Apart from the Payback period method which is an additive method, rest of the methods are based on Discounted Cash Flow technique. Even though cash flow can be calculated based on the nature of the project, for the simplicity of the article we are assuming that all the expected cash flows are realized at the end of the year.

Discounted Cash Flow approaches provide a more objective basis for evaluating and selecting investment projects. They take into consideration both –

1. Timing of the expected cash flows – stockholders of Dollar Private have higher preference for cash returns over 4-5 years rather than 10-15 years given the nature of the volatility in the industry.
2. Magnitude of both incoming and outgoing cash flows – Projects can be capital intensive, time intensive, or both. Dollar Private shareholders have preference for diversified projects investment rather than prospective high income from a single capital intensive project.




Formula and Steps to Calculate Net Present Value (NPV) of Dollar General Going Private

NPV = Net Cash In Flowt1 / (1+r)t1 + Net Cash In Flowt2 / (1+r)t2 + … Net Cash In Flowtn / (1+r)tn
Less Net Cash Out Flowt0 / (1+r)t0

Where t = time period, in this case year 1, year 2 and so on.
r = discount rate or return that could be earned using other safe proposition such as fixed deposit or treasury bond rate. Net Cash In Flow – What the firm will get each year.
Net Cash Out Flow – What the firm needs to invest initially in the project.

Step 1 – Understand the nature of the project and calculate cash flow for each year.
Step 2 – Discount those cash flow based on the discount rate.
Step 3 – Add all the discounted cash flow.
Step 4 – Selection of the project

Why Finance & Accounting Managers need to know Financial Tools such as Net Present Value (NPV)?

In our daily workplace we often come across people and colleagues who are just focused on their core competency and targets they have to deliver. For example marketing managers at Dollar Private often design programs whose objective is to drive brand awareness and customer reach. But how that 30 point increase in brand awareness or 10 point increase in customer touch points will result into shareholders’ value is not specified.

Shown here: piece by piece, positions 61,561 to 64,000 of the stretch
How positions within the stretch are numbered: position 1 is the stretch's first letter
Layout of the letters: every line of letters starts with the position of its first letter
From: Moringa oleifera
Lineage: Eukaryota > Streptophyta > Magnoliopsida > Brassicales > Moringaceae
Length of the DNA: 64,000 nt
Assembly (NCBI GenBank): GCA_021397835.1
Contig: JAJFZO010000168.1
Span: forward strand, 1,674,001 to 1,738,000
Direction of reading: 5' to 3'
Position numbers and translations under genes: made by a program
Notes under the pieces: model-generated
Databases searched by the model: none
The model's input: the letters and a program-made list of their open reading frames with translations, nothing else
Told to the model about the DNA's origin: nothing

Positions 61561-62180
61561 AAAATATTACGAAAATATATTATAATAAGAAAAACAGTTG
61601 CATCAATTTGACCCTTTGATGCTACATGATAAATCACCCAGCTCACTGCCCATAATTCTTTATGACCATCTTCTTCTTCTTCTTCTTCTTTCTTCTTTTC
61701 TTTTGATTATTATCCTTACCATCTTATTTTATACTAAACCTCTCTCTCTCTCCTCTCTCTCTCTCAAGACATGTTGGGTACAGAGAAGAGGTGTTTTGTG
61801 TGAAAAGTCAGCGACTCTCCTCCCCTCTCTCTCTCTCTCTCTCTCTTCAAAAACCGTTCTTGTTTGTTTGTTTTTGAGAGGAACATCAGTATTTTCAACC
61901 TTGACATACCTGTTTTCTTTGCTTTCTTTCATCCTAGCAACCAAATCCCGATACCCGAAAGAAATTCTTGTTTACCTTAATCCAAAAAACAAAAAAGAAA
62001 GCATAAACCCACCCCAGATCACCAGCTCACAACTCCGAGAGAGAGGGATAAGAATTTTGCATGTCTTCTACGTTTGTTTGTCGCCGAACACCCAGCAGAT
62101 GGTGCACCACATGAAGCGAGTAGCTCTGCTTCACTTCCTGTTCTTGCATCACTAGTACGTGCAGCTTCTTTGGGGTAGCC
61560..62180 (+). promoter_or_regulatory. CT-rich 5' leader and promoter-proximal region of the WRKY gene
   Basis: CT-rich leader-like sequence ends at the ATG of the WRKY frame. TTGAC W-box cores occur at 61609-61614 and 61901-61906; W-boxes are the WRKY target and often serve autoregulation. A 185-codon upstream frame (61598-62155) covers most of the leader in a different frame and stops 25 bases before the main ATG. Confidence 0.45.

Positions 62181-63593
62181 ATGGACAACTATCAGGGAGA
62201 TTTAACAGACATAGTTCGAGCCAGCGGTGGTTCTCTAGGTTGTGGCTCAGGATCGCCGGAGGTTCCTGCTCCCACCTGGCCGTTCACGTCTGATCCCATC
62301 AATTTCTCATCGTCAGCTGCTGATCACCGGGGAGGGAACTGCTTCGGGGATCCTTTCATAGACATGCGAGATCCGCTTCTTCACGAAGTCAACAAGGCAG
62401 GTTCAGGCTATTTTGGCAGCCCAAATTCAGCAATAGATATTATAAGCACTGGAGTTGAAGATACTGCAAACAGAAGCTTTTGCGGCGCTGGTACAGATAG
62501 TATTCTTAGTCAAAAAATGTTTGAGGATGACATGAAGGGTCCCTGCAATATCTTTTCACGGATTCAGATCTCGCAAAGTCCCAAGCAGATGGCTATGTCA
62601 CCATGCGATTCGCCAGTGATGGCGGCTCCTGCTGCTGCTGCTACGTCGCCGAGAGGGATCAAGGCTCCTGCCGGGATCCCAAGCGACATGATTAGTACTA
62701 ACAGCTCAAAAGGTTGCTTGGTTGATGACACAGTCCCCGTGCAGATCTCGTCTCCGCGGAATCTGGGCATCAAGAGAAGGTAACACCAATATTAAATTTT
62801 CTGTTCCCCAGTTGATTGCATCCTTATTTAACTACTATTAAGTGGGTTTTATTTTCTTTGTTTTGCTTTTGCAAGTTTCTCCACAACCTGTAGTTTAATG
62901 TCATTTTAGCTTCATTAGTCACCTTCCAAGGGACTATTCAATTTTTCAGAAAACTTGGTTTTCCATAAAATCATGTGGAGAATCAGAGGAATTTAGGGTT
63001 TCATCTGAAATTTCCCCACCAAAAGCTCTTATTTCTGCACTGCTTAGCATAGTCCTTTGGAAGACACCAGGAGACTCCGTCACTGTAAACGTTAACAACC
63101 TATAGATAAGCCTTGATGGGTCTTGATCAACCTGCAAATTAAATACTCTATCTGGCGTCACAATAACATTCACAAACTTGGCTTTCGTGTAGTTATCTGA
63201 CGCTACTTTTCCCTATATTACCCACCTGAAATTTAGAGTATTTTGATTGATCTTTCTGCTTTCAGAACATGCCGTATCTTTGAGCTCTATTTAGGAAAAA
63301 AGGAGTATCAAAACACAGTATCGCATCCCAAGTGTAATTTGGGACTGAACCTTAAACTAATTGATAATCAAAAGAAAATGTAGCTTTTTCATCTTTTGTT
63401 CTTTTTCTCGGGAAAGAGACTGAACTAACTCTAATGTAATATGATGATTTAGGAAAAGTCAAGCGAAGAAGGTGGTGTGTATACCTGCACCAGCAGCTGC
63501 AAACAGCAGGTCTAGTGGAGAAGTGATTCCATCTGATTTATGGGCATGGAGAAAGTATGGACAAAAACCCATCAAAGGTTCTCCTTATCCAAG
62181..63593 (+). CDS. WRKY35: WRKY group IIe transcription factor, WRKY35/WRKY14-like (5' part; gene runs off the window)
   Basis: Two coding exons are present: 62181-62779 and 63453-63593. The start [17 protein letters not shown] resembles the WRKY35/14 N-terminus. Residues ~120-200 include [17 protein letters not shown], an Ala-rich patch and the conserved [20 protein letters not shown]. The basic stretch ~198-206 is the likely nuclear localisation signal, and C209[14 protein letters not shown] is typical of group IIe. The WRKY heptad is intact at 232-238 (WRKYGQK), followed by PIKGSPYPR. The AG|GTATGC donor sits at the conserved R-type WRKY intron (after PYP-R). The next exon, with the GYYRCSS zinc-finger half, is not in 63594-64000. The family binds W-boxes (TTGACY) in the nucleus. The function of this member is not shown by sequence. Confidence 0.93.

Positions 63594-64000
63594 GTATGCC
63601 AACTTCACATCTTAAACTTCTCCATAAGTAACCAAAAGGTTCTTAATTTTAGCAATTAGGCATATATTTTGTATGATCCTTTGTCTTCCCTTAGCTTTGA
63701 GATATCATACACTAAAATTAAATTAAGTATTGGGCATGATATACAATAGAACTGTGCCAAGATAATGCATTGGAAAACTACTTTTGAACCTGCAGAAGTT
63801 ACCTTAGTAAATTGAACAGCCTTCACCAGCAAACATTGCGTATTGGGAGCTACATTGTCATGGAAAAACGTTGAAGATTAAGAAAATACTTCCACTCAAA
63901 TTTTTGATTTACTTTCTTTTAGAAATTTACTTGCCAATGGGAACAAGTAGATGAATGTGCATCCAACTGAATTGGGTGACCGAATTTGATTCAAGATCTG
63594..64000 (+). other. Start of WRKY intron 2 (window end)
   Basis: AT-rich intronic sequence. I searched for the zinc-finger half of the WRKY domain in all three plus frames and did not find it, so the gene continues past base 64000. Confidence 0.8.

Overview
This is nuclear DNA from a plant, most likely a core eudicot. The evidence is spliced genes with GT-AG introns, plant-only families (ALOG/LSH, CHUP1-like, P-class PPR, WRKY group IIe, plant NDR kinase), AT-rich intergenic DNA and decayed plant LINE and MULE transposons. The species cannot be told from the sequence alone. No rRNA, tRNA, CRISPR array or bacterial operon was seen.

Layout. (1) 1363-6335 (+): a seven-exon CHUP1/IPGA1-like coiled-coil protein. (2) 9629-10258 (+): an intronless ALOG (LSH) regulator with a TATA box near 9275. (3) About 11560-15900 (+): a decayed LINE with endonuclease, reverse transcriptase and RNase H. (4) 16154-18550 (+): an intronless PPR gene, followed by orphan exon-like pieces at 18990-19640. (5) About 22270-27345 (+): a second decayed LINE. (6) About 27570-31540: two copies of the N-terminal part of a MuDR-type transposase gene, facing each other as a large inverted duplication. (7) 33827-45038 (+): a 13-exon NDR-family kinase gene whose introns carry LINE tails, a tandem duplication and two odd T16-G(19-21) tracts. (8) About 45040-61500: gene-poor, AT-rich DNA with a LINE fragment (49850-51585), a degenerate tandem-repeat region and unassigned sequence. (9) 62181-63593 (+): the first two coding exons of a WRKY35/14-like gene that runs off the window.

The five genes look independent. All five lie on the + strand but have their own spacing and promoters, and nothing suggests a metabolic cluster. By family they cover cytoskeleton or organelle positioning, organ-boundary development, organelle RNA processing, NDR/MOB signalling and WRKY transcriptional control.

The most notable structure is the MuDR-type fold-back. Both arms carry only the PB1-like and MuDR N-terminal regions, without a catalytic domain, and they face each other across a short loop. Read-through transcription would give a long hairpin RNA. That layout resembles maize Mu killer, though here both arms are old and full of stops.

To overcome such scenarios managers at Dollar Private needs to not only know the financial aspect of project management but also needs to have tools to integrate them into part of the project development and monitoring plan.

Calculating Net Present Value (NPV) at 15%

After working through various assumptions we reached a conclusion that risk is far higher than 6%. In a reasonably stable industry with weak competition - 15% discount rate can be a good benchmark.

Years              Cash Flow     Net Cash Flow     Cumulative    
Cash Flow
Discount Rate
@ 15 %
Discounted
Cash Flows
Year 0 (10022936) -10022936 - -
Year 1 3465250 -6557686 3465250 0.8696 3013261
Year 2 3961379 -2596307 7426629 0.7561 2995372
Year 3 3967057 1370750 11393686 0.6575 2608404
Year 4 3247077 4617827 14640763 0.5718 1856527
TOTAL 10473564


The Net NPV after 4 years is 450628

(10473564 - 10022936 )






Calculating Net Present Value (NPV) at 20%